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  38. added 2017-09-21
    Computer Simulation, Measurement, and Data Assimilation.Wendy S. Parker - 2017 - British Journal for the Philosophy of Science 68 (1):273-304.
    This article explores some of the roles of computer simulation in measurement. A model-based view of measurement is adopted and three types of measurement—direct, derived, and complex—are distinguished. It is argued that while computer simulations on their own are not measurement processes, in principle they can be embedded in direct, derived, and complex measurement practices in such a way that simulation results constitute measurement outcomes. Atmospheric data assimilation is then considered as a case study. This practice, which involves combining information (...)
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  39. added 2017-07-06
    Sensory Measurements: Coordination and Standardization.Ann-Sophie Barwich & Hasok Chang - 2015 - Biological Theory 10 (3):200-211.
    Do sensory measurements deserve the label of “measurement”? We argue that they do. They fit with an epistemological view of measurement held in current philosophy of science, and they face the same kinds of epistemological challenges as physical measurements do: the problem of coordination and the problem of standardization. These problems are addressed through the process of “epistemic iteration,” for all measurements. We also argue for distinguishing the problem of standardization from the problem of coordination. To exemplify our claims, we (...)
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  40. added 2017-05-08
    Measurement in Science.Eran Tal - 2015 - Stanford Encyclopedia of Philosophy.
  41. added 2017-03-27
    Visual Data – Reasons to Be Relied On?Nicola Mößner - 2017 - In Nicola Mößner & Alfred Nordmann (eds.), Reasoning in Measurement. New York: Routledge. pp. 99-110.
    In today’s science, the output of measurement processes are often visual representations of the data detected. Moreover, we find such visual data as parts of scientific reasoning in different contexts. In this article, we will take a look at two of them. On the one hand, visual representations are used as a kind of surrogate for the real object to ask questions about it – we will call this the exploratory use of visual data. On the other hand, visualisations are (...)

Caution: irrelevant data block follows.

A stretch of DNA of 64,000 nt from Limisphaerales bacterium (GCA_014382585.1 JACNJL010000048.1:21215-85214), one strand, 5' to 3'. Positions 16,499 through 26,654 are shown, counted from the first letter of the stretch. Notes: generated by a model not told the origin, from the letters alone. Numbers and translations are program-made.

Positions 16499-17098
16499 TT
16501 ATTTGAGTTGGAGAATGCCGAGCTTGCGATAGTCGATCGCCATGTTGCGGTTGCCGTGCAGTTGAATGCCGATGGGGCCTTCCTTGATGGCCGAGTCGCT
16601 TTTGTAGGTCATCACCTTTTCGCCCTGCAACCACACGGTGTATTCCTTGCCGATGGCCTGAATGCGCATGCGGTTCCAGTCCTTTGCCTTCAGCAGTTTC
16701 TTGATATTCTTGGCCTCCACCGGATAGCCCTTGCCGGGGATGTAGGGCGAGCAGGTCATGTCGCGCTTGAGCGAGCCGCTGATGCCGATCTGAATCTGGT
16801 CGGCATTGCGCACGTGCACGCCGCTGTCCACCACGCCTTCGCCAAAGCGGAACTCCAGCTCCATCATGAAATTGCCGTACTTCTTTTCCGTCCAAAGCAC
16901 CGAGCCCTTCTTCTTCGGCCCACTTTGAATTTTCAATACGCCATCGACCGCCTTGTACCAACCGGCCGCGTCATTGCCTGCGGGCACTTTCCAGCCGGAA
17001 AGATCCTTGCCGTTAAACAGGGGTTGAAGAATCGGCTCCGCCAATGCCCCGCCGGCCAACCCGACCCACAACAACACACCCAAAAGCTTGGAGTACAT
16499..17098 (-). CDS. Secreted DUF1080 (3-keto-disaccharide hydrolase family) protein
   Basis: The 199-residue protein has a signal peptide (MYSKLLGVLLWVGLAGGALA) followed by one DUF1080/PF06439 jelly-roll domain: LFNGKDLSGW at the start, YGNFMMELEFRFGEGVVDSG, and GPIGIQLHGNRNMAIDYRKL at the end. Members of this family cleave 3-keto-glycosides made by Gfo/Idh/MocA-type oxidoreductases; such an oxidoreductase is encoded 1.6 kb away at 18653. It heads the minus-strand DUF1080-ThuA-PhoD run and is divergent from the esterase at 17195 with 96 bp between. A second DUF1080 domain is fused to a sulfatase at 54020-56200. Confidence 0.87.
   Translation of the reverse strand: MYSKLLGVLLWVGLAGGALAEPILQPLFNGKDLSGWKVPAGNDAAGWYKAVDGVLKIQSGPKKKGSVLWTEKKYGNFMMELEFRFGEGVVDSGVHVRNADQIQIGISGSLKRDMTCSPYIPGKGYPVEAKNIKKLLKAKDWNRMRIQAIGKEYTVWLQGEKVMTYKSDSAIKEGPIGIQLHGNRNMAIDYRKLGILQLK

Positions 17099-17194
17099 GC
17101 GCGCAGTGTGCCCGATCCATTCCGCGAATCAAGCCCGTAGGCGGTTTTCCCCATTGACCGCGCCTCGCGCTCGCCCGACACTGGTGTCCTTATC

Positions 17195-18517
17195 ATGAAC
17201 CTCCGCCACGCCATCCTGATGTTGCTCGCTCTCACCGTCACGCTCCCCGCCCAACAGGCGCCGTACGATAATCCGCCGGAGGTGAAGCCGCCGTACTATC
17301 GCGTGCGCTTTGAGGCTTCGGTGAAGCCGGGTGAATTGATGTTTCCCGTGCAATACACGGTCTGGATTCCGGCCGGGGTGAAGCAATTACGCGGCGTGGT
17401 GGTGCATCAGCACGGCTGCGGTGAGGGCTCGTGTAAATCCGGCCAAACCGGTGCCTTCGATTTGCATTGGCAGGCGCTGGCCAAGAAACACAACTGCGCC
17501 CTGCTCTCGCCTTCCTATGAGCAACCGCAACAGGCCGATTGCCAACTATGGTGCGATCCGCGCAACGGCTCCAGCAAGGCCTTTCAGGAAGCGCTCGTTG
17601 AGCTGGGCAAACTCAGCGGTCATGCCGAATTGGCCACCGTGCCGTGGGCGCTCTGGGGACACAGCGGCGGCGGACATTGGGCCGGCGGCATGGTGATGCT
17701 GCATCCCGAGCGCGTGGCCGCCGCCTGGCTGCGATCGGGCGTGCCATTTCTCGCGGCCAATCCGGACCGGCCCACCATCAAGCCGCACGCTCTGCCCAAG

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  42. added 2017-01-26
    Normal Measurement and Reasonable Agreement.T. S. Kuhn - 1982 - In Barry Barnes & David O. Edge (eds.), Science in Context: Readings in the Sociology of Science. MIT Press. pp. 75--93.
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  43. added 2017-01-26
    The Measurement of Perceptual Durations.Robert Efron - 1972 - In J. T. Fraser, F. Haber & G. Muller (eds.), The Study of Time. Springer Verlag. pp. 207--218.
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  44. added 2017-01-25
    Social Measurement: What Stands in its Way?Martin Bulmer - 2001 - Social Research 68.
    Measurement is any process by which a value is assigned to the level or state of some quality of an object of study. This value is given numerical form, and measurement therefore involves the expression of information in quantities rather than by verbal statement. It provides a powerful means of reducing qualitative data to more condensed form for summarization, manipulation and analysis. The classical distinctions made by S S S Stevens between nominal, ordinal, interval and ratio measurement are a common (...)
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  45. added 2017-01-23
    Unique Nontransitive Measurement on Finite Sets.Peter C. Fishburn - 1990 - Theory and Decision 28 (1):21-46.
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  46. added 2017-01-19
    Axiomatic Thermodynamics and Extensive Measurement.Fred S. Roberts & R. Duncan Luce - 1968 - Synthese 18 (4):311 - 326.
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  47. added 2017-01-19
    Scaling Theory and the Nature of Measurement.William W. Rozeboom - 1966 - Synthese 16 (2):170 - 233.
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  48. added 2017-01-17
    Measurement in Medicine: Philosophical Essays on Assessment and Evaluation.Leah McClimans (ed.) - 2017 - Rowman & Littlefield International.
    This volume introduces readers to the main philosophical issues of measurement in medicine, illustrating the connections between the natural and social sciences by integrating essays on causation, measuring instruments and issues of measurement and policy.
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  49. added 2017-01-17
    Concepts and Measurement: Ontology and Epistemology.Gary Goertz & James Mahoney - 2012 - Social Science Information 51 (2):205-216.
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  50. added 2017-01-17
    Measuring the Mind: Conceptual Issues in Contemporary Psychometrics.Denny Borsboom - 2005 - Cambridge University Press.
    Is it possible to measure psychological attributes like intelligence, personality and attitudes and if so, how does that work? What does the term 'measurement' mean in a psychological context? This fascinating and timely book discusses these questions and investigates the possible answers that can be given response. Denny Borsboom provides an in-depth treatment of the philosophical foundations of widely used measurement models in psychology. The theoretical status of classical test theory, latent variable theory and positioned in terms of the underlying (...)